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  • Writer's pictureJames Cullen

January 2018 Twitter Trends

A long, long time ago January 2018 started - especially given how long people feel January has lasted! Although I say that with a wink and nudge, because January hasn't been any longer this year than in previous years, it only feels that way because someone turned it into a Twitter trend. Twitter content marketing is largely a reactive game. While lining up Twitter ads and more generic tweets can be done throughout the year, there needs to be a social media guru with their finger on the pulse and ear to the underground to be prepared to capitalise on any growing trends.

Like loom bands or scoobies or pogs, these trends don't last long, but when they're at their height, can be a very natural way for a brand to connect with their audience. Going viral by adding to the noise of a trend can be a good way of increasing brand awareness or solidifying brand recall and recognition. Showing a brand is on trend with the Twitter populace also helps shed a corporate image, and if done well can transmit the baseline of the brand identity. Ultimately, the goal will be to convert vanity metrics on Twitter to sales, word-of-mouth recommendations, or to amplify the brand to a greater audience. Best of all, joining in on a trend can be done for free. So, what has January 2018 given us so far:

1. January is the Longest Month

As mentioned, the tail end of January filled the Twitter timeline with many tweets that referred to the perceived length of the month. Some went simple with it (as larger brands/celebrities can do):

And some brought in other aspects of meme culture:

I did have a good scour of Twitter for brand examples of newsjacking the trend and my findings were disappointing. I also found that a lot of top brands use Twitter as a megaphone to just shout about their services and products - ending up lost in the noise of 5 likes and 2 retweets. My experience in a social media management role of a lesser known brand was to really listen to the audience and I found the perfect way to engage with them, using the culture they had developed as a fandom and as a group of people with a shared interest. It's disappointing to see that more brands aren't newsjacking, which at it's very least shows that there is somebody there, not just an agency using Hootsuite in October to plan the month.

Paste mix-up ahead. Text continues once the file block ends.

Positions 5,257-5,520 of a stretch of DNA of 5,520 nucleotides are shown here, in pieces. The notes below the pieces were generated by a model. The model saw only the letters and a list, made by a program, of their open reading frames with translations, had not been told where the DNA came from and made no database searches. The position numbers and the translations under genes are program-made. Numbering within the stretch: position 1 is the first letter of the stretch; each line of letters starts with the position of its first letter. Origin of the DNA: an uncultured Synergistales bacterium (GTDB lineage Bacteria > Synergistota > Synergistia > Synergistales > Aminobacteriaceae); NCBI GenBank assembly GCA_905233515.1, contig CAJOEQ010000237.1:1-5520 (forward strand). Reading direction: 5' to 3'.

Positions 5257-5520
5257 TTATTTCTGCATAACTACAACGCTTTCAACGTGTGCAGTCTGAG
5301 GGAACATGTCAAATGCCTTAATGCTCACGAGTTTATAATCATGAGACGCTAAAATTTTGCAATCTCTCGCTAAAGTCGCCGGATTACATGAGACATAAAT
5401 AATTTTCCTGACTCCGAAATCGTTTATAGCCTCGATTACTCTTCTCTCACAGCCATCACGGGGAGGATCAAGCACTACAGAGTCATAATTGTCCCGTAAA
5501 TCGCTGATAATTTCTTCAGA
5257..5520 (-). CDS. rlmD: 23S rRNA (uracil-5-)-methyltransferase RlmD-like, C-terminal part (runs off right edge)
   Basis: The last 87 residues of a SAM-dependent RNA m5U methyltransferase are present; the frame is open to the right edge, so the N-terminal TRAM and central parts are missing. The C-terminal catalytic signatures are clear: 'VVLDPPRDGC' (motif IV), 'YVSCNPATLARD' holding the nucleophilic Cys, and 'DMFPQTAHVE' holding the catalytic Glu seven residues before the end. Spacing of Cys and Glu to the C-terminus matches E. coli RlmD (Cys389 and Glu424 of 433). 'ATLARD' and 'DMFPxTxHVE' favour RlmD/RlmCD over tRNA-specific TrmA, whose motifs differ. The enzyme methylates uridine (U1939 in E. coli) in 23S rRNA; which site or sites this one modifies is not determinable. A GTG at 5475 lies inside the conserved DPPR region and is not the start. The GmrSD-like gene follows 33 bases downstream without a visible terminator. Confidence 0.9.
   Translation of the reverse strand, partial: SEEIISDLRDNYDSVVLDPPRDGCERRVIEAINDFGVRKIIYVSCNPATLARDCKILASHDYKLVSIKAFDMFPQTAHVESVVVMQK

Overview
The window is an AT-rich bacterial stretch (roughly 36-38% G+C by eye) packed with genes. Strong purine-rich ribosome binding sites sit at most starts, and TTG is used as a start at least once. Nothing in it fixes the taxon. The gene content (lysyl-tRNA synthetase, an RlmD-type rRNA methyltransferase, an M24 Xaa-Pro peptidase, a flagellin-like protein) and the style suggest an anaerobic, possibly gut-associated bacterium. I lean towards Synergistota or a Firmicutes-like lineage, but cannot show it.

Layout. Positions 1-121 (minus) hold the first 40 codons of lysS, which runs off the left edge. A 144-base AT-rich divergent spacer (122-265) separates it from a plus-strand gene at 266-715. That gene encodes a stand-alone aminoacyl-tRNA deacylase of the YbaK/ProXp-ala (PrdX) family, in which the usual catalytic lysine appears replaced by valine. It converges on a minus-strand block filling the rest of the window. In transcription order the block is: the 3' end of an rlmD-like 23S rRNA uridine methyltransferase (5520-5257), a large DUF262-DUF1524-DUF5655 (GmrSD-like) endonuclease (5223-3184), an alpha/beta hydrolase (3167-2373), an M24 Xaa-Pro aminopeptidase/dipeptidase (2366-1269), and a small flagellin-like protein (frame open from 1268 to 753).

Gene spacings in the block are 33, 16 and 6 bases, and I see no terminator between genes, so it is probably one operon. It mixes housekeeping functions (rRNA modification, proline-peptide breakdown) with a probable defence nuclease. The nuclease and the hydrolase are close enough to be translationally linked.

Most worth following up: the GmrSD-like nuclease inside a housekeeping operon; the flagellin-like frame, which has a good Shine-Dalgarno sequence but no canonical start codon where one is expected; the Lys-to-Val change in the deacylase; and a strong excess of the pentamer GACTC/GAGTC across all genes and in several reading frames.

2. Showing the Pros How It's Done

Another trend that kicked off in 2018 was the joke of having those known as prolific for a certain ability to attend a class on that, and for the teacher at the end to be revealed as someone who has not achieved traditional prolific status, but is a trier and that's all that matters. 'They Said in Unison' or 'Bad Teacher' meme marketing has been used across the board, for all manner of disciplines. My favourite branded example is this one from Angkas, the Filipino motorbike carrier service.

The basis of using memes in marketing is to create a brand message e.g. Angkas isn't affected by a lot of the congestion the other services are because of the motorbikes used, and package it in a way that makes people want to share it for the surface joke. Many will have shared this thinking 'ha ha, this brand is saying it's faster than these other brands', not realising that they are acting as am amplification device for the key selling point that differentiates Angkas from the competitors. It's clever and it's transparent and it's human and it's a very good way of doing modern marketing.

Newsjacking and Meme Marketing

Newsjacking and Meme Marketing are key trends that brands are adopting more and more as their consumer base becomes more 'woke' and traditional marketing methods are seeing a decline in ROI. By joining the conversation, brands can show their relevancy, say something that people are amused by hearing, and be clever to allow their brand's message to be the enduring factor. There's nothing better as a brand than hearing someone talking about an internet trend and using your brand's take on it as a key example. As we move into a future of greater consumer awareness, being able to add humour to a brand's message will play a key part in getting a marketing message across. Gone are the days where a well placed digital campaign is enough - humour and inter-connectivity with the wider online community are key to ensuring a brand maintains their standing.

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